Dementia in Older Adults

Abstract

Dementia is a disorder that requires new functional dependence based on progressive cognitive decline. Several underlying pathophysiological processes cause dementia. The most common type of dementia is Alzheimer’s disease, which comprises about 50 to 70% of the affected population. Pathological systems and clinical symptom of dementia diseases overlap significantly. The condition is common among older adults aged 65 years and above. The people suffering from the disorder are likely to triple in the coming 2-3 decades. The disease has several symptoms; however, memory loss is the main symptom of the disorder. The disorder has no cure but treatment options slow down the condition and prevent it from worsening. 

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Dementia in Older Adults

Getting older sometimes seems daunting – grey hair, wrinkles, sensory impairment, physical injury, mental health, and other unique health issues like chronic diseases. However, some older adults are not victims, though some medical conditions seem more severe and more common to them. As people grow old, learning new things and recalling information becomes a challenge to many. As a result, most of the people worry about being victims of dementia each time they have trouble remembering things like where one parked his/her car, an event, or even a word. In this essay, I am going to discuss cognitive health issue know as dementia.

Introduction to dementia

Dementia is a progressive disorder that affects the memory capacity of the brain and the way it functions. However, dementia is not a condition itself; it is a word referring to a set of symptoms related to memory language and understanding (Manouilidou et al., 2016). The common cause of dementia is Alzheimer’s disease. The other common type of dementia is vascular dementia; this disorder develops following a stroke or due to damage of a blood vessel in the brain. Frontotemporal lobe dementia and Lewy bodies are the least common types of dementia (Marie-Lee et al., 2019). It has symptoms like memory loss, decreased ability to make decisions, loss of understanding or judgment, changes in personality, and problems with speech, socializing, and coping with daily living.

Prevalence of Dementia

Dementia is a common condition among older adults because they are vulnerable to its risks. According to the recent data released on dementia, one among 70 people aged between 65 to 69 years has dementia. The situation is even worse for people from 85 years to 89, since one out of four has dementia (Marie-Lee et al., 2019). The disorder is a rare condition to people under the age of 65, and when it occurs in younger generations, it is called ‘younger onset dementia’. Many people have Alzheimer’s disease, which makes it a popular type of dementia. According to reports from the Alzheimer’s Association among the leading causes of death in the U.S., it ranks number six,  with more than 5.8 million Americans having the disease. For example, in 2014 only, the disease accounted for 92,604 deaths across the world.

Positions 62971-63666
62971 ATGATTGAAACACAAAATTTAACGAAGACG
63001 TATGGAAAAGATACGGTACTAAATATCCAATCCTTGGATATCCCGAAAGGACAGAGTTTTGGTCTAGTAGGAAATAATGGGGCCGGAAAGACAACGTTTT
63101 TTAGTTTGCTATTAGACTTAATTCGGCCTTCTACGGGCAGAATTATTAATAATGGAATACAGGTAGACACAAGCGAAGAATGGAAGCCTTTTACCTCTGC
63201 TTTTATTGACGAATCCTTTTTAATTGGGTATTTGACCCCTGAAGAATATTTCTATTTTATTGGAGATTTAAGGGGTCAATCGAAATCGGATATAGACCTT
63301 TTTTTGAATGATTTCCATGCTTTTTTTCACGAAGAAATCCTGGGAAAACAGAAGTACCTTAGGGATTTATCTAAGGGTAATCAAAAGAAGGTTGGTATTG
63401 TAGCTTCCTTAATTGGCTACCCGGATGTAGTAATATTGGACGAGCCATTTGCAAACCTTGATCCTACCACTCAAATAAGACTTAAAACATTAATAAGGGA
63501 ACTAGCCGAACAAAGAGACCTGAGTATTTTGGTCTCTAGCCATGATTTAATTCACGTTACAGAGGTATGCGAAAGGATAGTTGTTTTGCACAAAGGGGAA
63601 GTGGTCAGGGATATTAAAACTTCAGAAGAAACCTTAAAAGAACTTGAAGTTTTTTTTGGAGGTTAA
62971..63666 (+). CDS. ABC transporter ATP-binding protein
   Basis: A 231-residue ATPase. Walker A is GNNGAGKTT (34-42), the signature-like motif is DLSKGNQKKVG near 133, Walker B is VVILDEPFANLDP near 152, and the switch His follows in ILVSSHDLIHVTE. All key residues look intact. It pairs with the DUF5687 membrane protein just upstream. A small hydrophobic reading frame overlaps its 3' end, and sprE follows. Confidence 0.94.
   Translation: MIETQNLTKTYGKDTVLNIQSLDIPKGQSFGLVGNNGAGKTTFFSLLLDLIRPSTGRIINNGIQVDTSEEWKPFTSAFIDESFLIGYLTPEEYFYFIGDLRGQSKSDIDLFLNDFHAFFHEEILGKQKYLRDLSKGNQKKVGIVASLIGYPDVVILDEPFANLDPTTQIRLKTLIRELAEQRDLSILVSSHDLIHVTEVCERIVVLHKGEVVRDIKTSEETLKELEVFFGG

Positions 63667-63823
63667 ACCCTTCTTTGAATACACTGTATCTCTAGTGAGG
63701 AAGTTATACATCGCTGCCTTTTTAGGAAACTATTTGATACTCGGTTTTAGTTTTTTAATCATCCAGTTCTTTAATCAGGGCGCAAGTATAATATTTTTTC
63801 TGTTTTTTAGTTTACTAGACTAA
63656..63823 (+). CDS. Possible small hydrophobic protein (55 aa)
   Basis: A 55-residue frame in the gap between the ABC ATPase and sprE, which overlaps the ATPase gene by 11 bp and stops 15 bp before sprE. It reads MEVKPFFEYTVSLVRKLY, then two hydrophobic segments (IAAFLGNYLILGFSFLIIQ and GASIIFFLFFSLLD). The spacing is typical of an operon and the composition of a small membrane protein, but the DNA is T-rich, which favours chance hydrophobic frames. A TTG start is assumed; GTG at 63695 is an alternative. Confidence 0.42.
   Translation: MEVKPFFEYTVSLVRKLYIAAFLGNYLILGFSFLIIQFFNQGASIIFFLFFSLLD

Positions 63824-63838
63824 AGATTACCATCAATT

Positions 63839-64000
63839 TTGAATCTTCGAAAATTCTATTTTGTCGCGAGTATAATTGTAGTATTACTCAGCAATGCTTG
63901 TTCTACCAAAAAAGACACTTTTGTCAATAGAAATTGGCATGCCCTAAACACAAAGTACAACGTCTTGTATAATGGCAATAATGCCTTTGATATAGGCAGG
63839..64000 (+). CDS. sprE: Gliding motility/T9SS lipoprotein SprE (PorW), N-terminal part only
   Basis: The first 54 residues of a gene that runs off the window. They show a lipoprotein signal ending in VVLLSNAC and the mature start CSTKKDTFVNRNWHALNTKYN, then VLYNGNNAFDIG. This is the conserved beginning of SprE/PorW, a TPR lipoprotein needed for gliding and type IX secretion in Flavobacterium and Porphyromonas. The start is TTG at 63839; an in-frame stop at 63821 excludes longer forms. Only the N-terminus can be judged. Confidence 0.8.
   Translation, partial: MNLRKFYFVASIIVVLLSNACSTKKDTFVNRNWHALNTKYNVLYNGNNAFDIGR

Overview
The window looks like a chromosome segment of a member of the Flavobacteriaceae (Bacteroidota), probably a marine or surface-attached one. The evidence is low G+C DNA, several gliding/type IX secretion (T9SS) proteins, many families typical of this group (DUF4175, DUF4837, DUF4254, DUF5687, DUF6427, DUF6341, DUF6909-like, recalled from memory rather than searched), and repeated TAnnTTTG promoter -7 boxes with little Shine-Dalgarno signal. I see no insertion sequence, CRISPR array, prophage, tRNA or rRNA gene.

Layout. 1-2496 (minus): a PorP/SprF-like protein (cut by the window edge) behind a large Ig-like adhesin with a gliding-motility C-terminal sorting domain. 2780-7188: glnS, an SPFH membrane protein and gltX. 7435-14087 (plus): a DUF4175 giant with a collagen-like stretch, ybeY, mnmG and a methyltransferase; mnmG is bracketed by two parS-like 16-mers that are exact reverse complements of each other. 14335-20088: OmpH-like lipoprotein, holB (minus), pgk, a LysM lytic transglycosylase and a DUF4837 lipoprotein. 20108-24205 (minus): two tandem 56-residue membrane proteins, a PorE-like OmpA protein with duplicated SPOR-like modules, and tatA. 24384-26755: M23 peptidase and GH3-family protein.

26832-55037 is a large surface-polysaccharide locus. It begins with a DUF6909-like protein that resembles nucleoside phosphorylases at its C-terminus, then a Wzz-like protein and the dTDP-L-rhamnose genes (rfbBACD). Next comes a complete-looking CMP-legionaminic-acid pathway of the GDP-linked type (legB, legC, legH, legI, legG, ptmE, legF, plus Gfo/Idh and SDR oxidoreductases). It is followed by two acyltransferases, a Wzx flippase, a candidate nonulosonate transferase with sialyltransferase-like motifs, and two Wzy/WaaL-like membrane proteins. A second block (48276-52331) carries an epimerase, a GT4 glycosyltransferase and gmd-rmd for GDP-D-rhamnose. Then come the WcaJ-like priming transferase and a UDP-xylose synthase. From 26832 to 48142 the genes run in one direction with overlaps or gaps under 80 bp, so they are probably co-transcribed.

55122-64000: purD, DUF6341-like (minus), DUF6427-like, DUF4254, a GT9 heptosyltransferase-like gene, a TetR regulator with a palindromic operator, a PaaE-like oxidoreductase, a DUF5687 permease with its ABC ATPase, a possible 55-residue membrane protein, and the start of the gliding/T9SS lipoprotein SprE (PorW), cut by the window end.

Population Suffering from Dementia

Diagnosis of dementia can have a considerable impact on the person suffering, her family, friends, and the community. Dementia is a widespread condition to a point where one person develops it every three minutes in the UK. Worldwide, more than 50 million people have dementia. The world records more than 10 million new cases of dementia every year. The estimated percentage from the general population above 60 years that suffers from dementia is about 5-8%. The population is going to double or even triple in a few decades to come according to Gale, Acar, and Daffner (2018). For example, the population is projected to be 82 million by 2030 and 152 million by 2050, and many will be from the low and middle-income countries.

When and why dementia occurs

Aging is the most risky factor when it comes to developing dementia. Dementia prevalence increases exponentially with an increase in age, and more than 90% of the people with dementia fall under Alzheimer’s disease. The estimated least age of having the disorder is 65 years. When it comes to why dementia occurs, several causes lead to its occurrence. The causes include neurodegenerative disease and the death of brain cells. Neurodegenerative disease is an ongoing death of brain cells that happens over time. It is also associated with most of the dementias. It not clear whether the death of the brain cells is the cause of dementia or it is the cause of death of brain cells. Other instances like having a brain tumor, a stroke, or a head injury can cause dementia (Fissler et al., 2017). Vascular dementia or multi-infarct dementia due to the death of brain cell is caused by health conditions like a cerebrovascular disease such as stroke. The disease prevents the normal flow of blood depriving brain cells of oxygen.